Cisco IOS XR MPLS Configuration Guide, Release 3.8
Implementing Virtual Private LAN Services on Cisco IOS XR Software
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Implementing Virtual Private LAN Services on Cisco IOS XR Software

Table Of Contents

Implementing Virtual Private LAN Services on Cisco IOS XR Software

Contents

Prerequisites for Implementing Virtual Private LAN Services on
Cisco IOS XR Software

Restrictions for Implementing Virtual Private LAN Services on Cisco IOS XR Software

Information About Implementing Virtual Private LAN Services

Virtual Private LAN Services Overview

VPLS for an MPLS-based Provider Core

Signaling

Bridge Domain

MAC Address-related Parameters

MAC Address Flooding

MAC Address-based Forwarding

MAC Address Source-based Learning

MAC Address Aging

MAC Address Limit

MAC Address Withdrawal

LSP Ping over VPWS and VPLS

VPLS Scalability and Performance Targets

Pseudowire Redundancy for P2P AToM Cross-Connects

How to Implement Virtual Private LAN Services

Configuring a Bridge Domain

Creating a Bridge Domain

Configuring a Pseudowire

Configuring a Backup Pseudowire

Configuring Backup Disable Delay

Associating Members with a Bridge Domain

Configuring Bridge Domain Parameters

Disabling a Bridge Domain

Configuring a Layer 2 Virtual Forwarding Instance

Adding the Virtual Forwarding Instance Under the Bridge Domain

Associating Pseudowires with the Virtual Forwarding Instance

Associating a Virtual Forwarding Instance to a Bridge Domain

Attaching Pseudowire Classes to Pseudowires

Configuring Any Transport over Multiprotocol Pseudowires By Using Static Labels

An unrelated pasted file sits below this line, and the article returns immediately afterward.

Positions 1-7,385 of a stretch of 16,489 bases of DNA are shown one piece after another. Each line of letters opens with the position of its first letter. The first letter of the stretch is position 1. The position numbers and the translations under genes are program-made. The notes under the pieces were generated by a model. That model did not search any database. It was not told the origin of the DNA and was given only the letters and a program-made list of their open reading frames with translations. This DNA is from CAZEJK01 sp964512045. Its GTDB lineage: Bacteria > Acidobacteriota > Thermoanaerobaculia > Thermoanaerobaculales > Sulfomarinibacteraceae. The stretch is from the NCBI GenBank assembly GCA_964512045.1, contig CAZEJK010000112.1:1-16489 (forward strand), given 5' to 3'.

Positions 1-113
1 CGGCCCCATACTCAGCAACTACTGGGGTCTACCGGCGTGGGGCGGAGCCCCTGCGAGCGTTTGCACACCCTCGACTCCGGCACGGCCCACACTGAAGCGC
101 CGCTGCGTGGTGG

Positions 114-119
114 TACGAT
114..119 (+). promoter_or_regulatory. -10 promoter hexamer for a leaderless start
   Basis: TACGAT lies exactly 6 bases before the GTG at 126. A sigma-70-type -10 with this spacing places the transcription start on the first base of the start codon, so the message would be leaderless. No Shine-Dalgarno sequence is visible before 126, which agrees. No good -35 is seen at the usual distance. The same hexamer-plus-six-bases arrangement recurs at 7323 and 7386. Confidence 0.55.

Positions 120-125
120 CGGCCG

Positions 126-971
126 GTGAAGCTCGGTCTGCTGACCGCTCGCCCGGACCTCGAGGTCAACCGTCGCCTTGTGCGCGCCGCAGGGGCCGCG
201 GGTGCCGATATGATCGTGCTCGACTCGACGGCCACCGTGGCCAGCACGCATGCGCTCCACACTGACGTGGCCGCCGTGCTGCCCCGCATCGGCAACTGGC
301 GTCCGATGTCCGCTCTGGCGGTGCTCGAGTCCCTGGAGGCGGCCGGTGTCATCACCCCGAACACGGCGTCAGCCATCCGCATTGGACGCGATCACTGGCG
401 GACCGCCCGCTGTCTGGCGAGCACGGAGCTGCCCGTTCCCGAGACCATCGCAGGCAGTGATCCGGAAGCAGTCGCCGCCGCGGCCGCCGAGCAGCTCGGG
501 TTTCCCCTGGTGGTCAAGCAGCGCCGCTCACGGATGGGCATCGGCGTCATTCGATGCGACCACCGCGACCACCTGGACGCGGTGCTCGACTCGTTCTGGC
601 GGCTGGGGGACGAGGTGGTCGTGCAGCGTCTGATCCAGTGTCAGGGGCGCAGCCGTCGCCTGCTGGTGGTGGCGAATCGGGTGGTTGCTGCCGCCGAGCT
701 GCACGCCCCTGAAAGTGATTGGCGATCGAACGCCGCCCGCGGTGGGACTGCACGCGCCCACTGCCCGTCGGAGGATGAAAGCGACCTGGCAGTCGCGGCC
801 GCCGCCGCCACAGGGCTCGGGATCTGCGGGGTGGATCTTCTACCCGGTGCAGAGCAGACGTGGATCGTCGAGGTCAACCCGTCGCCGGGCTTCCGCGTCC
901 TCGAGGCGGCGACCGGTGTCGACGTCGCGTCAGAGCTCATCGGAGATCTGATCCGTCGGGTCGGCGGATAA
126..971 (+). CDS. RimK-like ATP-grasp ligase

Disabling a Virtual Forwarding Instance

Configuring the MAC Address-related Parameters

Configuring the MAC Address Source-based Learning

Enabling the MAC Address Withdrawal

Configuring the MAC Address Limit

Configuring the MAC Address Aging

Configuration Examples for Virtual Private LAN Services

Virtual Private LAN Services Configuration for Provider Edge-to-Provider Edge: Example

Virtual Private LAN Services Configuration for Provider Edge-to-Customer Edge: Example

Configuring Backup Disable Delay: Example

Additional References

Related Documents

Standards

MIBs

RFCs

Technical Assistance


Implementing Virtual Private LAN Services on Cisco IOS XR Software


This module provides the conceptual and configuration information for Virtual Private LAN Services (VPLS) on Cisco IOS XR software. VPLS supports Layer 2 VPN technology and provides transparent multipoint Layer 2 connectivity for customers.

This approach enables service providers to host a multitude of new services such as broadcast TV, Layer 2 VPNs, and so forth.

For MPLS Layer 2 virtual private networks (VPNs), see Implementing MPLS Layer 2 VPNs on Cisco IOS XR Software module.


Note For more information about MPLS Layer 2 VPN on Cisco IOS XR software and for descriptions of the commands listed in this module, see the "Related Documents" section. To locate documentation for other commands that might appear while executing a configuration task, search online in the Cisco IOS XR software master command index.


Feature History for Implementing Virtual Private LAN Services on Cisco IOS XR Configuration Module

Release
Modification

Release 3.7.0

This feature was introduced on the Cisco XR 12000 Series Router.

Release 3.8.0

This feature was supported on the Cisco CRS-1 router.


Contents

Prerequisites for Implementing Virtual Private LAN Services on Cisco IOS XR Software

Restrictions for Implementing Virtual Private LAN Services on Cisco IOS XR Software

Information About Implementing Virtual Private LAN Services